At the beginning of the summer, one of my colleagues was in San Antonio when he ran into one of Laity Lodge’s faithful guests, a woman who has come to a retreat every year since the mid-1960s. Before he could offer a proper hello, she declared: “I just don’t know what I’m going to do without Laity Lodge this summer. I really don’t know what I’m going to do.”

We’re hearing a lot of that these days. And we’re feeling much the same: Not having Laity Lodge is weird, and it’s hard. The absence has been felt most acutely over the summer season, when we are traditionally welcoming a new crop of guests every weekend.

I still get to make regular trips to the Lodge for renovation meetings, and it’s exciting to see the new spaces begin to take shape. Yet, I confess that there’s a weightiness to this process too—a sense of responsibility to care for what the place has been while fully envisioning what it could become.

The Lodge was built for the people, the laity, so we all share a sense of ownership of the place and what it means. And I know we all feel, in our own way, something of the risk involved in this endeavor. In altering the Lodge, are we somehow going to mess it up? Could changing the environment accidentally compromise the spirit of the place?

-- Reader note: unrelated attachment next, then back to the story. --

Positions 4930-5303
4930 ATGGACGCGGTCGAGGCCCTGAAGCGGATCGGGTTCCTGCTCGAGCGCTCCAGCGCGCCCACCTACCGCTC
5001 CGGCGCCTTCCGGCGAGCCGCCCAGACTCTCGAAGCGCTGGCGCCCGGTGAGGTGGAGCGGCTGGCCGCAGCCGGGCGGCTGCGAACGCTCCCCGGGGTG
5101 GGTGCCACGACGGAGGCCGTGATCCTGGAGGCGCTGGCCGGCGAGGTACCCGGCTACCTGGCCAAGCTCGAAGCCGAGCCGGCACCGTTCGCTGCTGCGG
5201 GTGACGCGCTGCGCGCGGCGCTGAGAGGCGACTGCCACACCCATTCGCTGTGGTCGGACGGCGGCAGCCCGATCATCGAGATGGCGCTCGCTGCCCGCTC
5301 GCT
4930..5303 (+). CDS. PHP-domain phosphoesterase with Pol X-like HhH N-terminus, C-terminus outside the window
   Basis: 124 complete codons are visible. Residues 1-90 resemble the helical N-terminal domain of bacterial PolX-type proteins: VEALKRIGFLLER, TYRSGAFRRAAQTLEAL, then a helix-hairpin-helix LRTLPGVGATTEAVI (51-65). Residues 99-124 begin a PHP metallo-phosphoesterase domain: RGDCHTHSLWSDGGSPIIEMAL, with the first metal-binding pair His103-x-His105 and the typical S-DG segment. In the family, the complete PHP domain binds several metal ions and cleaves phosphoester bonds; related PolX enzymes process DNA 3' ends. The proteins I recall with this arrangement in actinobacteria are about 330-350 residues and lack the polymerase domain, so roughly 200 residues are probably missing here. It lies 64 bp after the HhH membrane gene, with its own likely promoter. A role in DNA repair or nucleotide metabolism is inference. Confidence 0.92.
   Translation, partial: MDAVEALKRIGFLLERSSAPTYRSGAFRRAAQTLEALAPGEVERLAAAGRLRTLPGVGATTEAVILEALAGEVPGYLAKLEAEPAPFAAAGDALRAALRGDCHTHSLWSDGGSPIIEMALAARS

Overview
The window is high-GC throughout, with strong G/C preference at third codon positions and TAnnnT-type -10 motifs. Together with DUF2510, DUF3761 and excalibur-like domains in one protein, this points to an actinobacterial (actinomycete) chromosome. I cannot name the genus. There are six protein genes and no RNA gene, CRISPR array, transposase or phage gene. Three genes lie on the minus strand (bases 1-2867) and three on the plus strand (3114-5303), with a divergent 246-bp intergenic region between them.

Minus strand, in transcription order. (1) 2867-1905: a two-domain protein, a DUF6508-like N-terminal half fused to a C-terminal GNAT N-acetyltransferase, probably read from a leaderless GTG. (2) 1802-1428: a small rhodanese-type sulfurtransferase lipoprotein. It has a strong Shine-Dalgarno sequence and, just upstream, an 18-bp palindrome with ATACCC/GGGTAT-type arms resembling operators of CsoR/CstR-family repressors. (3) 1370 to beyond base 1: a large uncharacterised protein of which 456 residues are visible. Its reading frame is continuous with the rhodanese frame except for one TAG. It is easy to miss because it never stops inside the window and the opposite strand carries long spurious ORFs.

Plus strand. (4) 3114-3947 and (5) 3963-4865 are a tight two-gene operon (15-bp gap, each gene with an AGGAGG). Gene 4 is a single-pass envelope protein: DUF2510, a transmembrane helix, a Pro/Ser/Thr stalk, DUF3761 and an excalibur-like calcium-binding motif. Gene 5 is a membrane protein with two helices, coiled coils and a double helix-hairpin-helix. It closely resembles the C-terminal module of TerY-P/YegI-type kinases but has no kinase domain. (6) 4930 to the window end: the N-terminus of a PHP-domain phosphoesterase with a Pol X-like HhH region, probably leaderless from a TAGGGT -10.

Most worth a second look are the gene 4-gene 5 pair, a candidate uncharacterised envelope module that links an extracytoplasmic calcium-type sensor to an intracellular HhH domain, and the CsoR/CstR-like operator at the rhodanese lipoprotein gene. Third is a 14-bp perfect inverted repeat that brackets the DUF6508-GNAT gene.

We anticipate that retreats will resume in late spring of next year. (I’ll let you know about registration dates as soon as they open.) When you return, things are going to look a little different. For a while, at least, they are even going to smell very new. In other words, the renovated Lodge will need to be lived in and broken in before it can be fully realized.

But over time, this realization will occur. It will occur not just by what’s built, but by what we make of it together. For as special as the Lodge is on its own, it is—and has always been—most deeply defined and consecrated by our sharing it, living into it, “people-ing” it with each other.

I look forward to continuing this work with you in 2017. In the meantime, don’t hesitate to drop me a line with questions, comments, or updates of your own.

Steven Purcell